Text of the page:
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Amazon feminism

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Title: Amazon feminism  
Author: World Heritage Encyclopedia
Language: English
Subject: Feminist theory, Matriarchy, Feminism, Index of feminism articles, History of feminism
Collection: Feminist Theory, Matriarchy, Women in War
Publisher: World Heritage Encyclopedia

Amazon feminism

Amazon feminism is a branch of feminism that emphasizes female physical prowess as a means to achieve the goal of gender equality. Adherents are dedicated to the image of the female hero in fiction and as expressed in the physiques and feats of female athletes, martial artists and other powerfully built women in society, art and literature.


  • History 1
  • Women Warriors 2
  • See also 3
  • References 4
  • External links 5


Members of the militant Suffragette movement, especially those who practiced physical culture and/or who engaged in violent forms of political protest were frequently referred to as "Amazons" by novelists and newspaper journalists.

The origin of the term "Amazon feminism" can be traced to several sources, including Thomas Gramstad.[1] Gramstad sought to combine Ayn Rand's unique depiction of heroism along with then-modern feminist ideology and Amazonian concepts. This was partly inspired by Lane and Worth's In Search of the Woman Warrior. In the early '70's, Gloria Steinem drew attention to this concept with her praise of Wonder Woman as a feminist icon, and her criticism of DC's decision in 1968 to change Wonder Woman's powers. Wonder Woman's famous equipment - her bullet-proof bracelets, lasso of truth, and ability to glide on wind currents - had been replaced with mere-mortal kung-fu. The year after Steinem generated attention toward this issue, Wonder Woman was changed back and her popularity with young female readers increased.[2]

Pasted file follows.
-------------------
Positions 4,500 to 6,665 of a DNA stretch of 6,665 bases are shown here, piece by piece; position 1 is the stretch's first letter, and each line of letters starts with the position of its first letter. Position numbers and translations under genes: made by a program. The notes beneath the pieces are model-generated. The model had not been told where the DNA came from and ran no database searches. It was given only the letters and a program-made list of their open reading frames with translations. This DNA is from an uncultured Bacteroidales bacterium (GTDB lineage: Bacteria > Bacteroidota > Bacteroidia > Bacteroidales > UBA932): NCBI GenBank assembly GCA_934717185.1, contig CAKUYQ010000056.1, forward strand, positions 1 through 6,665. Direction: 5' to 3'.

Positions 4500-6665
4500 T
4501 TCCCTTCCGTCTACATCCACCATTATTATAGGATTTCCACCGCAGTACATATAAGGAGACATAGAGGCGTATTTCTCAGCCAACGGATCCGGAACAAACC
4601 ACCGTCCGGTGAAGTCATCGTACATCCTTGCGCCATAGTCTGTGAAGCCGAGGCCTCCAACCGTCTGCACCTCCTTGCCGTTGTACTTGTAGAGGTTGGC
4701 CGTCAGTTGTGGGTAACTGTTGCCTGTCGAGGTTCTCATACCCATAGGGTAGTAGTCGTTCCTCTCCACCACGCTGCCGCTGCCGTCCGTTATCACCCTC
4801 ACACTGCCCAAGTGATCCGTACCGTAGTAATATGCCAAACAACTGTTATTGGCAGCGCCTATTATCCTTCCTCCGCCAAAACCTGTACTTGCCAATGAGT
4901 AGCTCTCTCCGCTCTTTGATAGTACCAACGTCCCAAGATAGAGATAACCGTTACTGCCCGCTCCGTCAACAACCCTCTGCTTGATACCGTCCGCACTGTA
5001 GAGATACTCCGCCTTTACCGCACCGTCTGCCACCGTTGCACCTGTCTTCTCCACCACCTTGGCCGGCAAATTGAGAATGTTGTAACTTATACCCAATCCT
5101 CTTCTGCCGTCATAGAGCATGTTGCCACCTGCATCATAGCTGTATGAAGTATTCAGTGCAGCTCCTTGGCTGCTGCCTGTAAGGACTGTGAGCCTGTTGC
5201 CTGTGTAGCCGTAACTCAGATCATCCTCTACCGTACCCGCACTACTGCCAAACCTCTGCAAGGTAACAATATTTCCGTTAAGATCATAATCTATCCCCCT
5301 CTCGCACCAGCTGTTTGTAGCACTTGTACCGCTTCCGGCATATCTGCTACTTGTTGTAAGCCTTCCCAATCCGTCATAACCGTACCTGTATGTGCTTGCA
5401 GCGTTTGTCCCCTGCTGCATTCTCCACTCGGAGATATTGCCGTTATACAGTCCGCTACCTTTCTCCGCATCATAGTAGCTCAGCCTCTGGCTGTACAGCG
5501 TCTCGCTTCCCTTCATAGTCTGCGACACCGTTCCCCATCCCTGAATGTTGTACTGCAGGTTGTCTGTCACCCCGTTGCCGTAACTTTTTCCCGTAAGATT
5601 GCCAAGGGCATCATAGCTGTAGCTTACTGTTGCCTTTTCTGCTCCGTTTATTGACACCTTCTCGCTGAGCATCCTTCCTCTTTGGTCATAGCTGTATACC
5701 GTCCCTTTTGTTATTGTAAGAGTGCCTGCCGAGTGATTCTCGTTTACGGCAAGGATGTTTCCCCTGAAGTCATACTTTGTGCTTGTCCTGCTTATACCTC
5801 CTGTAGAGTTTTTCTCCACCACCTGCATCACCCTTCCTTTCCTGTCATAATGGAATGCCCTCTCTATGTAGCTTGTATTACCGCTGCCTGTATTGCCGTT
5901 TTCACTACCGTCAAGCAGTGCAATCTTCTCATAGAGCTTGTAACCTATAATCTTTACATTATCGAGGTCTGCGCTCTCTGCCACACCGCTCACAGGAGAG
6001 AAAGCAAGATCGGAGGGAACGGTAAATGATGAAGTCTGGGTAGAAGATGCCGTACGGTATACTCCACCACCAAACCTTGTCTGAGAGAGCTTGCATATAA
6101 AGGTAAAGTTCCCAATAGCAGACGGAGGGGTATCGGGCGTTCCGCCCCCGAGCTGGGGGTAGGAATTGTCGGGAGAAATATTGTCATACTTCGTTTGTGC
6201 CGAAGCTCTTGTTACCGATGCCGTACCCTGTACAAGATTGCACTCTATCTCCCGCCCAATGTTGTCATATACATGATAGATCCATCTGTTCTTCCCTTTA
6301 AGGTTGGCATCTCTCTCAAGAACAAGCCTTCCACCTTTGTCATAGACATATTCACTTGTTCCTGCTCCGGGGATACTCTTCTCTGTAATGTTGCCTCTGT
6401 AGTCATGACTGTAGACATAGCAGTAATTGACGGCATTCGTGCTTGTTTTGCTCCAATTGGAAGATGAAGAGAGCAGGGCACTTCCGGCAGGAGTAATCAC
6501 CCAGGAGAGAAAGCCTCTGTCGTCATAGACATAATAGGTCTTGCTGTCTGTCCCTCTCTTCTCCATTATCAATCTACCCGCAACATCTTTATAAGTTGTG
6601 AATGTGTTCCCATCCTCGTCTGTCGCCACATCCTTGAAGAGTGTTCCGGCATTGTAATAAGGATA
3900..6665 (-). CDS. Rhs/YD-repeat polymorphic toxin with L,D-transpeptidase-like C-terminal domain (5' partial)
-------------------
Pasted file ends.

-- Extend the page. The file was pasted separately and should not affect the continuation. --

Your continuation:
Women Warriors

See also


  1. ^
  2. ^ Red Light Series: Feminist Flavors - Amazon Feminism - Red Light Politics

External links

  • Women as Warriors in History, author Nicky Saunders' pages at Lothene Experimental Archaeology
  • Real Knockouts, Feminista interview with author Martha McCaughey, at
  • The Amazon Connection, Thomas Gramstad's site
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